Who builds the future?
When i am in Europe i ask different questions because i collide with different types of people.
Despite have some roots in the silicon valley, my real “hacker” friends are here. Marc came thru Casa Robino/Gabi/Novi space and spoke enthusiastically about the hacker space they were creating. Part of what was cool about this fast growing group in Am*dam, is that it also consisted of experienced hackers who were holding back from directing the forming of the group, giving space for the new generation to frame the collective culture. It had only been open a few months but there were already successful collaborations to point at. There are over 50 contributing member and their own space. Support is coming in on a tripartite basis from the members – you contribute time, money, and stuff depending on what you have. This week Marc is bringing home a laser cutter, part of the collectives increasing collection of powerful toys.
Kasper is also one of these polyglot* open source hackers (i am avoiding using the current jargon “hackivist” but it would fit). He recently posted an insightful NYT piece on Who built the internet? And when the dichotomy is proposed “Was it government or was it big business?” The surprising answer (for many) is “none of the above”.
Neither the government (as Obama recently claimed) nor big business (as Romeny likely does) are the core of the internet, instead the soul of the software guts are a collaborative effort of people working largely without pay, to make something really marvelous and potentially democratizing.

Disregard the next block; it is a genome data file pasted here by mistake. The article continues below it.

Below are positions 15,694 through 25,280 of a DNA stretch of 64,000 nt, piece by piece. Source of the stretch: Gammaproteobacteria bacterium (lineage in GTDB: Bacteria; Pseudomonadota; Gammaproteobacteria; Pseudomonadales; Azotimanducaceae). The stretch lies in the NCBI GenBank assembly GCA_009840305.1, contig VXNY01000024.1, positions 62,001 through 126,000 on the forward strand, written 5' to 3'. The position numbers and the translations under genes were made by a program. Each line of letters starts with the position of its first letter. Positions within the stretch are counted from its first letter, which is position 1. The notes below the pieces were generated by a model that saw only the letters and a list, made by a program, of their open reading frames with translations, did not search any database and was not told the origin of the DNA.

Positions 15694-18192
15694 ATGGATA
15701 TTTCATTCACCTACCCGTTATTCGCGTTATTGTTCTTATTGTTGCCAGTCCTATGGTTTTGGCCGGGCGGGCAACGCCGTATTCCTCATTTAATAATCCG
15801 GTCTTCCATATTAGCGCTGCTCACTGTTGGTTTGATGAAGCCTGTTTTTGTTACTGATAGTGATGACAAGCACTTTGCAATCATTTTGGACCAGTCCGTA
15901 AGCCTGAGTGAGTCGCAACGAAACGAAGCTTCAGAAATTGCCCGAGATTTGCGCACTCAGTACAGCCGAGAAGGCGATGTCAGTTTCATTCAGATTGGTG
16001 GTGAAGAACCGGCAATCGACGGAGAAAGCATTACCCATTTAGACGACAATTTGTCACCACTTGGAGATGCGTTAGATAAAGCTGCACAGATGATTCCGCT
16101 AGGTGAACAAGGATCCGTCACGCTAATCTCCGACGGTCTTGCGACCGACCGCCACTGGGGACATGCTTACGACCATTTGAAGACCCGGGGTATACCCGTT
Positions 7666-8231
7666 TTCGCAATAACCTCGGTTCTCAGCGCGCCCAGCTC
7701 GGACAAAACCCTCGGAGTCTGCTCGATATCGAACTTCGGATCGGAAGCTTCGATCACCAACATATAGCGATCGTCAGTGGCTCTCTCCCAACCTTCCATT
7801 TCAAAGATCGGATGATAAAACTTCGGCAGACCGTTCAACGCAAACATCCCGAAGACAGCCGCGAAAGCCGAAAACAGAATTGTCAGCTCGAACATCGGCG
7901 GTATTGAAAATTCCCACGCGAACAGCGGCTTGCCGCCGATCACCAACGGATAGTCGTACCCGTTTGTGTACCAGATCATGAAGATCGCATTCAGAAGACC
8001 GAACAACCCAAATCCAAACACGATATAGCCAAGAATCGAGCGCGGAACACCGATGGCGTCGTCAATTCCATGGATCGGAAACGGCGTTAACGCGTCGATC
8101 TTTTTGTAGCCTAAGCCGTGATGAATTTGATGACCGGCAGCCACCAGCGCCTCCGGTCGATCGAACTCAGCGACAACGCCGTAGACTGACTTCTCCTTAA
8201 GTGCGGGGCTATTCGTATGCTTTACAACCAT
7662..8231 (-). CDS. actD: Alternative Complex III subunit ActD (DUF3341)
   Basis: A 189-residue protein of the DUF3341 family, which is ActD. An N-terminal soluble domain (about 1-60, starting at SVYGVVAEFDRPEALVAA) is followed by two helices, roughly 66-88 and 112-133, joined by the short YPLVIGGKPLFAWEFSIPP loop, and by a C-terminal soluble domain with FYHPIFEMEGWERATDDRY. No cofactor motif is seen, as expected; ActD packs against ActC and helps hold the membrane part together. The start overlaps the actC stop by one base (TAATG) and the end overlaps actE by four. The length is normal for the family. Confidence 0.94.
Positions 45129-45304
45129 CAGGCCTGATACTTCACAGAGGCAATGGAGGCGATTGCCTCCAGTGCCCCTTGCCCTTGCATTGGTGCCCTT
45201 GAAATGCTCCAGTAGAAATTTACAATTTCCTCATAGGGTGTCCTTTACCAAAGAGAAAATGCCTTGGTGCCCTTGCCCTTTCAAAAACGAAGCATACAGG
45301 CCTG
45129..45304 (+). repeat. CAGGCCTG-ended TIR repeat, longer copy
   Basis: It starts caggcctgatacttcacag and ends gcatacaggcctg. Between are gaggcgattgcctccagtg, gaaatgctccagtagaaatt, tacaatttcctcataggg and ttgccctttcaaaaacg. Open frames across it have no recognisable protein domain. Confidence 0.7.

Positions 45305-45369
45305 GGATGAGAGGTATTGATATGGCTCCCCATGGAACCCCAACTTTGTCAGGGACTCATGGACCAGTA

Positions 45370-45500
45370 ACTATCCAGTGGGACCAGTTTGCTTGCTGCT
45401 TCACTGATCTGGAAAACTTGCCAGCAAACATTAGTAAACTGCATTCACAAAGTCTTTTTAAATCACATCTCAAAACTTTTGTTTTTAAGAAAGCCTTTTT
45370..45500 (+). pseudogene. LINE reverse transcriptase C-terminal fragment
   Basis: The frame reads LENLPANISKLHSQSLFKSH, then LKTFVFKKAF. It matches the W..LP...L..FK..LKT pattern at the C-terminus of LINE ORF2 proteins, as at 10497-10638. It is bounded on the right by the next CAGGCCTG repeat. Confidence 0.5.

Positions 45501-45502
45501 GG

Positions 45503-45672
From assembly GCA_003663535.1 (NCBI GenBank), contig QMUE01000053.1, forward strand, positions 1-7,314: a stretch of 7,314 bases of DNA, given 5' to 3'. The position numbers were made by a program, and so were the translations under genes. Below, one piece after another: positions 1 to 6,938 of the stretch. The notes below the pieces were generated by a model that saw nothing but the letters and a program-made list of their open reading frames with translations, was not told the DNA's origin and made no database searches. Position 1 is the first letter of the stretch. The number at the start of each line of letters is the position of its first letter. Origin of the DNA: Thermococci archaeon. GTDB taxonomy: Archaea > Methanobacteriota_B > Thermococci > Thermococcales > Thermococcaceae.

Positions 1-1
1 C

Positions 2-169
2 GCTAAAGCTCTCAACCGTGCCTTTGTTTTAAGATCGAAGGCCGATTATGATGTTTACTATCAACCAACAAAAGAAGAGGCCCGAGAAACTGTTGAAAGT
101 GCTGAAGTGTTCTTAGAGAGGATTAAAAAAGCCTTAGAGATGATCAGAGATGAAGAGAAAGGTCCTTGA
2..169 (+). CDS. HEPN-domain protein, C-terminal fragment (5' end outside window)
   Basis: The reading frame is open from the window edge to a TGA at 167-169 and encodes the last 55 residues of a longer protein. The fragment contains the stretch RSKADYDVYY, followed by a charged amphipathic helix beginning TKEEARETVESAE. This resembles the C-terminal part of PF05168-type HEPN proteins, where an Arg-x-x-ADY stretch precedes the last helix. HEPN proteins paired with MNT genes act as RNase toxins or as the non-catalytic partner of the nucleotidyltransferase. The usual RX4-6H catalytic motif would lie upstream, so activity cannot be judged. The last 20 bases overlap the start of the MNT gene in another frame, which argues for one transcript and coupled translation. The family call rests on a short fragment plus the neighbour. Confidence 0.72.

Like many of the bedrock technologies that have come to define the digital age, the Internet was created by — and continues to be shaped by — decentralized groups of scientists and programmers and hobbyists (and more than a few entrepreneurs) freely sharing the fruits of their intellectual labor with the entire world. Yes, government financing supported much of the early research, and private corporations enhanced and commercialized the platforms. But the institutions responsible for the technology itself were neither governments nor private start-ups. They were much closer to the loose, collaborative organizations of academic research. They were networks of peers. Steven Johnson, NY Times
But let’s forget history and the internet for the moment (while clinging to core wisdom here, of course) and let’s talk about the future. What is the decentralized network of people who are going to change the cultural game with respect to pollution, war or the corrupt banking system? What accessible self organizing education clusters will we create and where will be the wikis holding their content? And how do these networks work together to help manifest these noble and whimsical goals? Before you under estimate the capacity of these self organizing volunteer groups, recall that you may have been surprised by the answer to the internet creators question above.
What the open source folks and hacker kids (young and old) are showing us is a way to change the world by organizing clever directed communicative people to do it. And you dont have to pay them, they want this to happen and so they will volunteer or donate to make it happen, just like many of you will.
Kasper speaks Dutch, English, French, German, Italian, Swedish, Russian, Limburgs, Português, Bambara, Hebrew, Slavic and Spanish (These links will help you learn to speak each of these languages for free on this innovative online program Memrise)